The Pulitzer Center recently announced the launch of one of its most ambitious new initiatives, the Rainforest Investigations Network. In its first year of activity, the network will select at least 10 fellows to receive financial and editorial support to investigate the most pressing issues driving deforestation in the Amazon, Congo Basin, and Southeast Asia.
We are thrilled to see the high interest the initiative has created among journalists. We have collected some of your most common questions (and our answers) in this guide to help you in the application process. Don't forget, December 20, 2020, is the deadline to apply for the RIN fellowships.
What is the Rainforest Investigations Network?
The Rainforest Investigations Network, or RIN, is a new Pulitzer Center initiative designed to facilitate cross-border investigative reporting on stories at the intersection of deforestation, corruption, and governance. We believe that the destruction of the planet's tropical rainforests in the Amazon, Congo Basin, and Southeast Asia is one of the most urgent stories of our time. The new network will tackle the connections of industrial-scale deforestation to global supply chains, legal loopholes, and illegal money flows.
Who can participate? Staff or freelance journalists?
Staff and freelance journalists can participate. We seek experienced investigative reporters, passionate about business and environmental stories, and willing to work collaboratively with other journalists.
Do I have to live in a rainforest region to participate?
We are recruiting two categories of fellows: regional and global fellows. The regional fellows must be based in the countries that are home to tropical rainforests in the Amazon, Congo Basin, or Southeast Asia. Exceptions to this rule may be evaluated if proposals from neighboring countries explain the connections between the neighboring country and the rainforest region. Global fellows can be based anywhere in the world; they must work for (or be hosted by) a media organization with global reach.
What are the benefits of being a fellow?
- The Pulitzer Center will cover your salary for a year. Your media organization will also receive financial support (see below for more details).
- You will get to work with a group of top-notch journalists from around the world on stories of regional and global impact.
- The Pulitzer Center will provide coordination and data support to the network.
Can I send a proposal without endorsement from a media outlet?
No. Regardless of whether you are sending your proposal as a freelancer or as a staff member, a letter of support by the media organization that employs you or has agreed to host you during your fellowship is required.
Is it possible to send proposals as a team or through my editors?
No. Proposals must be submitted by the fellowship applicant.
How much financial support will fellows receive?
There is no set amount. We will determine a reporter's annual salary in a particular country after talking with the fellow and the fellow's media outlets.
How long is the fellowship?
The fellowship lasts a year with the possibility of renewal based on performance.
Are there resources to pay for travel?
The outlets hosting the fellows will receive $10,000 to cover travel and other editorial costs.
How detailed should my project proposal be?
Your proposal should demonstrate that you have done substantial pre-research on the stories you want to pursue, including hypotheses that guide the work, data sources, and investigative methodology. It is not necessary to detail how many stories will be produced, but we want to see that there is an ambitious, coherent, and realistic reporting plan in place.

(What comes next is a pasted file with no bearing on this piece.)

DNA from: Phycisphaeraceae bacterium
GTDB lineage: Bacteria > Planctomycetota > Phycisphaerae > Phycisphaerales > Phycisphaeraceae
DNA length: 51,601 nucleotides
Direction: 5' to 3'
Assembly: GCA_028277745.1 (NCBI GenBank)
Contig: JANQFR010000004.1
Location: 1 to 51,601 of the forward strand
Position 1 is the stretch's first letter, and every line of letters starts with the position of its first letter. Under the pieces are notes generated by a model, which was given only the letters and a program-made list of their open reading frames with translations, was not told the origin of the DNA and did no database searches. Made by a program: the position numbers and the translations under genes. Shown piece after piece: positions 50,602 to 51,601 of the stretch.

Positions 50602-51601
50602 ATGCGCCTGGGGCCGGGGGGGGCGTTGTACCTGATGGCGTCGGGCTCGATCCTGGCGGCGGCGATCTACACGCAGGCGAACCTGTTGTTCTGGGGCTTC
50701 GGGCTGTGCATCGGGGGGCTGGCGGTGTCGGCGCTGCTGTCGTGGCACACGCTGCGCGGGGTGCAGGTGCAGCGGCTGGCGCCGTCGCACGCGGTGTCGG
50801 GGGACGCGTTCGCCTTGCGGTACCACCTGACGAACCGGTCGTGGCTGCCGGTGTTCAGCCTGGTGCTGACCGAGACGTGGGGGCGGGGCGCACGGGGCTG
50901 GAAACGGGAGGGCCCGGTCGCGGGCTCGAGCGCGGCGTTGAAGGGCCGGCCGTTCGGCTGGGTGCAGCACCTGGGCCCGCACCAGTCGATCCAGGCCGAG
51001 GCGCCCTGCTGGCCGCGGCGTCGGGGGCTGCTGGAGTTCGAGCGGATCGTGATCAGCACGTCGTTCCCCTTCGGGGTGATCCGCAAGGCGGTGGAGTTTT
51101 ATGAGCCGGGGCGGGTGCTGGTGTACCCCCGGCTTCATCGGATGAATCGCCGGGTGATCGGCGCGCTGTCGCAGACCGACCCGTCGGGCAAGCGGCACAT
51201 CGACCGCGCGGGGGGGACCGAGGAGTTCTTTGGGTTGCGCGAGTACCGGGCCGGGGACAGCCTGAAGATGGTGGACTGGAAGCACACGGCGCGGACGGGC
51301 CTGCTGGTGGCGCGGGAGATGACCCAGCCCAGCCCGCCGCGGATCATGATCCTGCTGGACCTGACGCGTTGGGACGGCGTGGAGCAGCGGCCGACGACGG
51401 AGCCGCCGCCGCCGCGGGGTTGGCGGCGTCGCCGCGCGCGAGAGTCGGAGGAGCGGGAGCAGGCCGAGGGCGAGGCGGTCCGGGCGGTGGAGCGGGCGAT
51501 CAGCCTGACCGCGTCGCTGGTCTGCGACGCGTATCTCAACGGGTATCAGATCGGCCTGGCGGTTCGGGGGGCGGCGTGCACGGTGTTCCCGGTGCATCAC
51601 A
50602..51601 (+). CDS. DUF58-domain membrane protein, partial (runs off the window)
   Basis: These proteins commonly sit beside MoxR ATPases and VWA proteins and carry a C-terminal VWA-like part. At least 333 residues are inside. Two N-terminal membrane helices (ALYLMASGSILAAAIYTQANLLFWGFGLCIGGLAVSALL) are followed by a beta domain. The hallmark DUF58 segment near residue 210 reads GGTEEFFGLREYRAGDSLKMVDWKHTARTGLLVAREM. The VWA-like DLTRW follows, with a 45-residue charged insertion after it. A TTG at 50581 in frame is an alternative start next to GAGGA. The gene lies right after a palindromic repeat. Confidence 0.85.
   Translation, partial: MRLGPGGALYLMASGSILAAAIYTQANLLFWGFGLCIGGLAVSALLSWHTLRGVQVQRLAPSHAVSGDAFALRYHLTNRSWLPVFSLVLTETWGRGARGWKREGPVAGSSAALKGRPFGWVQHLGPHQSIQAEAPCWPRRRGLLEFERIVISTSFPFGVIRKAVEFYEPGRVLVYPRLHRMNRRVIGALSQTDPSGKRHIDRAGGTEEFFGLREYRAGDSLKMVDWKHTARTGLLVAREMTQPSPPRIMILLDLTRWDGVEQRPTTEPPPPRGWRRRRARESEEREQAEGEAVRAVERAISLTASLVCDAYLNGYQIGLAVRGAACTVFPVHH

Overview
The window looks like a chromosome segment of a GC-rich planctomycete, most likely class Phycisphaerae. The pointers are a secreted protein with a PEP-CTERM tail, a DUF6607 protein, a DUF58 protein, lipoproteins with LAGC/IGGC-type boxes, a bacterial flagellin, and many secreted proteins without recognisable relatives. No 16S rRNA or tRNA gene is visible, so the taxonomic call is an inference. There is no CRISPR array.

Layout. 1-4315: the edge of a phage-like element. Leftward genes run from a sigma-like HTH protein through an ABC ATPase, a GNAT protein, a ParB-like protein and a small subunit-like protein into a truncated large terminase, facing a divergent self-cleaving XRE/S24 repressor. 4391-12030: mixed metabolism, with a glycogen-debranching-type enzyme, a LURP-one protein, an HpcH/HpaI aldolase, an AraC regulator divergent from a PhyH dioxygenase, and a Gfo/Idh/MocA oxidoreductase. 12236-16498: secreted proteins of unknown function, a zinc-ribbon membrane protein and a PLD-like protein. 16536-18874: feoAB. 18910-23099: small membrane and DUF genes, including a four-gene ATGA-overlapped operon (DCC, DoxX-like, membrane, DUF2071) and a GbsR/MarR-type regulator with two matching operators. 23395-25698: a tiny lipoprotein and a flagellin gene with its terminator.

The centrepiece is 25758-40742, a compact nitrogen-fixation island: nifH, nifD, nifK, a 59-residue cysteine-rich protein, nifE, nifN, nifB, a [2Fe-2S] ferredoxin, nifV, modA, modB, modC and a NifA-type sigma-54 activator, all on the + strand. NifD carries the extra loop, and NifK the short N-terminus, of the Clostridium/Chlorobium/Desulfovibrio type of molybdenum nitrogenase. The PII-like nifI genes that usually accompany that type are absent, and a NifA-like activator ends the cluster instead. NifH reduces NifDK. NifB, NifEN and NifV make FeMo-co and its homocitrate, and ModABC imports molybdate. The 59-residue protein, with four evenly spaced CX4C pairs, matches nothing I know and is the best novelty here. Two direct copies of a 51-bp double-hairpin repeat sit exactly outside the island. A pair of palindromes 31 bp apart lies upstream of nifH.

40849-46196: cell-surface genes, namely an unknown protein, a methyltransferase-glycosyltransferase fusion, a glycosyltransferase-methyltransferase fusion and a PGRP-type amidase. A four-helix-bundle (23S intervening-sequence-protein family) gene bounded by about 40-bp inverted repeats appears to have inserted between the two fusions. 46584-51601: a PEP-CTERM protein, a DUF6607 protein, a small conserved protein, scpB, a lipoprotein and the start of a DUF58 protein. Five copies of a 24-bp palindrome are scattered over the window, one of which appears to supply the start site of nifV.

Should I be exclusively dedicated to the investigative project?
Yes. We expect that this will be the fellow's main reporting commitment for the year.
Are there expectations for frequency of publication?
There is no pre-established frequency. The pace of publications will be determined by the editors of the outlets that host the fellows.
What level of collaboration will take place among the fellows?
RIN is rooted in the principle that collaboration and sharing of data, expertise, and investigative methods result in stronger stories with broader regional and global impact. While each fellow will pursue his or her own investigation(s), we envision robust collaboration among the fellows and occasional cross-regional joint reporting when a bigger story merits that approach.
What is the difference between RIN and the Rainforest Journalism Fund (RJF)?
RIN and RJF are similar initiatives thematically, but they operate independently and use different approaches. While RJF funds journalists seeking support for a specific story related to tropical rainforests, RIN focuses on longer-term projects and a collaborative and cross-regional investigative approach.
Who is the primary funder of the network?
RIN is funded by Norway's International Climate and Forests Initiative.
What is the Pulitzer Center's role in the editorial process?
The Pulitzer Center will coordinate and support the network, including data support, but the fellows and their outlets will have total editorial independence to do their work. Fellows may seek guidance and advice from RIN's editors as needed.
Is editorial independence guaranteed?
Totally. Without any restriction.
How should I send my proposal?
Proposals can be sent through this online form. Preferably they should be written in English, but we also accept submissions in Bahasa Indonesia, Spanish, French, and Portuguese.
When is the deadline to apply for a RIN fellowship?
Applications will be reviewed, and interviews will be scheduled on a rolling basis. Early applications are encouraged. The last day to apply is Dec. 20, 2020, at 11:59pm EST.
If you have questions, please contact Gustavo Faleiros at firstname.lastname@example.org